Achieving Block Scope With Immediate Functions In JavaScript

I was digging around on twitter and I found a great comment from @BenAtExocortex:

“Javascript has no block scope (!) but one can use self-executing functions instead (as Javascript has function scope.)”

What Ben is referring to is that JavaScript doesn’t scope your variables to if statements or other blocks the way C# and other languages would. Consider this example in C#:

public void DoSomething(){
  // c# scopes variable declaration inside of blocks
  if (true){
    int i = 0;
  }
  // this is a compiler error or warning
  i++;
}

On the “i++” line, the C# compiler (or Resharper / Telerik JustCode / etc) would throw a compiler error or warning, telling you that the variable isn’t defined at this point. This happens because the variable declaration is scoped to the if statement.

In JavaScript, though, the same code is perfectly fine:

function doSomething(){
  // javascript scopes variable declaration inside of blocks
  if (true){
    var i = 0;
  }
  // this is perfectly fine, and results in i == 1
  i++;
}

This is because JavaScript scopes your variables to functions and not to if-blocks. But, we can achieve block-like scope through the use of immediate functions like this:

function doSomething(){
  // outer scope variable
  var i = (function(){
    if (true){
      // inner scope variable
      var x = 0;
    }
    x++;
    return x;
  })();
  // the result is i == 1, inside of doSomething's scope
}

The “i” var in the “doSomething” function is assigned the value returned by the immediate function. The “x” var is scoped to the immediate function giving us block-like scope for our variables.

Of course, this does add a bit of noise to our JavaScript. Chances are if you need something like this you’ll really want to extract a proper function. There’s also some memory and performance implications due to re-defining and executing the immediate function every time you run “doSomething”. But, if you understand the implications and you need to achieve block-like scope in your JavaScript to isolate temporary variables, this is one way to do it.


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About Derick Bailey

Derick Bailey is an entrepreneur, problem solver (and creator? :P ), software developer, screecaster, writer, blogger, speaker and technology leader in central Texas (north of Austin). He runs SignalLeaf.com - the amazingly awesome podcast audio hosting service that everyone should be using, and WatchMeCode.net where he throws down the JavaScript gauntlets to get you up to speed. He has been a professional software developer since the late 90's, and has been writing code since the late 80's. Find me on twitter: @derickbailey, @mutedsolutions, @backbonejsclass Find me on the web: SignalLeaf, WatchMeCode, Kendo UI blog, MarionetteJS, My Github profile, On Google+.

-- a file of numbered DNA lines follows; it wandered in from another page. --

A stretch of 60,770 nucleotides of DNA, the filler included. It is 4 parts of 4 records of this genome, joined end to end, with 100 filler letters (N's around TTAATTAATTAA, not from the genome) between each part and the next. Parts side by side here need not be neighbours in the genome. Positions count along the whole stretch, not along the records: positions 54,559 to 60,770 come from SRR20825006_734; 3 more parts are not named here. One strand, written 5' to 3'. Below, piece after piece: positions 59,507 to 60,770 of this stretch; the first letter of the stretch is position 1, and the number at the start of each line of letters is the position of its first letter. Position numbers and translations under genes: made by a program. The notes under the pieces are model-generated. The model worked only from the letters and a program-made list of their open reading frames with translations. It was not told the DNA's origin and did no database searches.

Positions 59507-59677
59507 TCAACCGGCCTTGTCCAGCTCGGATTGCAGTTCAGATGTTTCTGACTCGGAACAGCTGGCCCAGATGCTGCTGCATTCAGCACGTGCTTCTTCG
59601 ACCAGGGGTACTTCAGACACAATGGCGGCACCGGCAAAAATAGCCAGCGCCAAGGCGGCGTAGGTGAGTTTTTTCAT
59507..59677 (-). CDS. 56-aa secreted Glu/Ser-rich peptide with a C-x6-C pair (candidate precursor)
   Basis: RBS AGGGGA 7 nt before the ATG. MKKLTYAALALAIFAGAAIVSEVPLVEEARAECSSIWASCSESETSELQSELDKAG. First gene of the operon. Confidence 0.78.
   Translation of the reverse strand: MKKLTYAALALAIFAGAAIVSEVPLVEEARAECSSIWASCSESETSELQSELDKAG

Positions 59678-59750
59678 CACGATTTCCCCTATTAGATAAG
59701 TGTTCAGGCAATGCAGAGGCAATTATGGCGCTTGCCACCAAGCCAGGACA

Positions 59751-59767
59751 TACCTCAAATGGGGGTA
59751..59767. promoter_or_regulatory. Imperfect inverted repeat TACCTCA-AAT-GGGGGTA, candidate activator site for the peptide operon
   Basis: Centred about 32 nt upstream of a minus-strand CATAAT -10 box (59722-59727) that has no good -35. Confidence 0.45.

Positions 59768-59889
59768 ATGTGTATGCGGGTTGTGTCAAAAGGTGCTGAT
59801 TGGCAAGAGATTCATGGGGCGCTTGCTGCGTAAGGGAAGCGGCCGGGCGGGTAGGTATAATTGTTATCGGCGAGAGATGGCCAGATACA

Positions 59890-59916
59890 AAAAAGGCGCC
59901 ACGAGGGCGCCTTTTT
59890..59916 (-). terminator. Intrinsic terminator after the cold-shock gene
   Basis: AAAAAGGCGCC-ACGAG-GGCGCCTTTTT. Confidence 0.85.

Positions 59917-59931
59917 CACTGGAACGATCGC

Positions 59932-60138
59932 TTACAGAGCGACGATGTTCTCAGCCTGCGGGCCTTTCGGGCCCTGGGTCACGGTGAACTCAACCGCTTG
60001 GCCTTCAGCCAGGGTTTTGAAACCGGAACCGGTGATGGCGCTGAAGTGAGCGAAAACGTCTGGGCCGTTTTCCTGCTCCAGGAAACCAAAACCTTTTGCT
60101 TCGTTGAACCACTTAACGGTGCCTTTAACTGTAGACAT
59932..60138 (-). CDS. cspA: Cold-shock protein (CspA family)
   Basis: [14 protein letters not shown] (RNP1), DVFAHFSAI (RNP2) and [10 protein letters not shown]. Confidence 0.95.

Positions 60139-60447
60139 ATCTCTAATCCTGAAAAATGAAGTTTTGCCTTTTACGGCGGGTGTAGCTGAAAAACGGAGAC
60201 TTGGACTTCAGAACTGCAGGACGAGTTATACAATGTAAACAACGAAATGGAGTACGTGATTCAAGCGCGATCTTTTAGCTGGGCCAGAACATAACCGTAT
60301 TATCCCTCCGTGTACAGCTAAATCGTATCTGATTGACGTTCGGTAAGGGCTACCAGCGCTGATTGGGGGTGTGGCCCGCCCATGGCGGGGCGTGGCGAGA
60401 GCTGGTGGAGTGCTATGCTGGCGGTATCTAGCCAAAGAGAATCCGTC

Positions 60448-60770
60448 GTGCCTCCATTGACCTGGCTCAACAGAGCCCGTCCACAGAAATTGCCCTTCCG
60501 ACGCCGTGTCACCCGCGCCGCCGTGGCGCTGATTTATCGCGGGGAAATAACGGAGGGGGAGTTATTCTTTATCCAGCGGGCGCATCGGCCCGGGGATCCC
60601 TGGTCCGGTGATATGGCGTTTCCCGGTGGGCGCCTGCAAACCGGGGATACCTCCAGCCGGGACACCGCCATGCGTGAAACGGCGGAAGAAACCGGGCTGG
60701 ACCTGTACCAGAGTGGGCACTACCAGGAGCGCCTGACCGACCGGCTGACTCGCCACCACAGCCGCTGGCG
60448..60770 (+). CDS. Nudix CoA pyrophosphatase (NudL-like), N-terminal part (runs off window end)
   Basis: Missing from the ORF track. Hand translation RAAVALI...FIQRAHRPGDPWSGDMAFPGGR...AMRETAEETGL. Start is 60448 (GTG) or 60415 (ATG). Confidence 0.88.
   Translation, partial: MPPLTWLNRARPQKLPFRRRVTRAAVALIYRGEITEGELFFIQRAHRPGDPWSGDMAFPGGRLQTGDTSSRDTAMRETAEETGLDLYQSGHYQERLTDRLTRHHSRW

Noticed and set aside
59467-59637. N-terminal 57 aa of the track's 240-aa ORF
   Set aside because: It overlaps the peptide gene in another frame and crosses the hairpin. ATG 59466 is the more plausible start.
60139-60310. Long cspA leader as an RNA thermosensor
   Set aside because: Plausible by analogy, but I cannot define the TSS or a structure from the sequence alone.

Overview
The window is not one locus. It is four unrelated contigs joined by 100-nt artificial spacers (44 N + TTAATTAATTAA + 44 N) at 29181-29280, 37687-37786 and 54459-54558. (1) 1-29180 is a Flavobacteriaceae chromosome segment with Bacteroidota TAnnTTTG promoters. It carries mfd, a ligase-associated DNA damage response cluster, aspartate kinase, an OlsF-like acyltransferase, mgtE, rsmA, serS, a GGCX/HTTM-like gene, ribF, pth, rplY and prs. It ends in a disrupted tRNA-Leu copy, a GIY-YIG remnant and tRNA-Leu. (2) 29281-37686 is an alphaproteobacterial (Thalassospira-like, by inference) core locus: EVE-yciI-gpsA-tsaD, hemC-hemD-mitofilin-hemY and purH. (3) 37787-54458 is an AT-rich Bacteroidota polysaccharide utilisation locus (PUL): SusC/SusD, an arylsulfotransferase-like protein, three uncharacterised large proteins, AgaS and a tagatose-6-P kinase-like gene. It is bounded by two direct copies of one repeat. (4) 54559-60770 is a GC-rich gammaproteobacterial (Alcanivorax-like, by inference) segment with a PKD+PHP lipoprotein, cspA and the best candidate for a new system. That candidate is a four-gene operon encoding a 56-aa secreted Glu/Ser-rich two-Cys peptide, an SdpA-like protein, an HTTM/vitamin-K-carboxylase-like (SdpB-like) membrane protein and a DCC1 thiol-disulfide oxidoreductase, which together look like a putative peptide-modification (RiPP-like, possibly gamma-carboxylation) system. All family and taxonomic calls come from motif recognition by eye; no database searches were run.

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  • http://twitter.com/ntcoding Nick

    Would this even be an issue if we followed uncle bob’s rules about methods being short and only doing one thing? Maybe that is that much simpler than defining in-line functions and invoking them?

    I’m no javascript whizz, and I’m not being a troll – genuinely putting a case foward.

    • http://mutedsolutions.com Derick Bailey

      i generally agree and hinted at this in the comments below that last gist. i’m guessing there may be some times when this would be useful, but it would likely be a very narrow and exceptional set of circumstances

  • Julian Birch

    This is even more elegant in CoffeeScript. You just say

    do ->
    Scoped code

    As for Uncle Bob, I’m all for splitting functions into small components, but if they’re not re-used, doesn’t it make sense to simply define them in the master function?

  • Chris Tavares

    There’s some serious potential perf implications with a lot of anonymous functions around – you should make sure you really, really need actual block scope before going this route.

    • Anonymous

      I couldn’t agree more. Block scope is overrated in most cases.

  • http://twitter.com/PostHopeLive Paul Barton

    This is a good article and point. However covering scope in JavaScript and leaving out hoisting can still leave people confused! This example demonstrates my point http://jsfiddle.net/vF8Cy/

    • http://mutedsolutions.com Derick Bailey

      True – this was only a small piece of scope, though. There’s a lot to cover, more than just hoisting or function scope, to understand how it all works.

      If anyone’s interested, I have a paid screencast that covers a large amount of territory in JavaScript scope – including variable hoisting – at http://www.watchmecode.net/javascript-scope

  • http://twitter.com/ed_xavier Eduardo Xavier

    Too much!! Bellow there is something much  simpler:

    function doSomething(){  
    // outer scope
    var IamHere = doPrivateSomething();  

    function doPrivateSomething(){
    // inner works
    }
    }

  • Brian Wigfield

    FYI Block scope is finally coming in 1.7 with the let keyword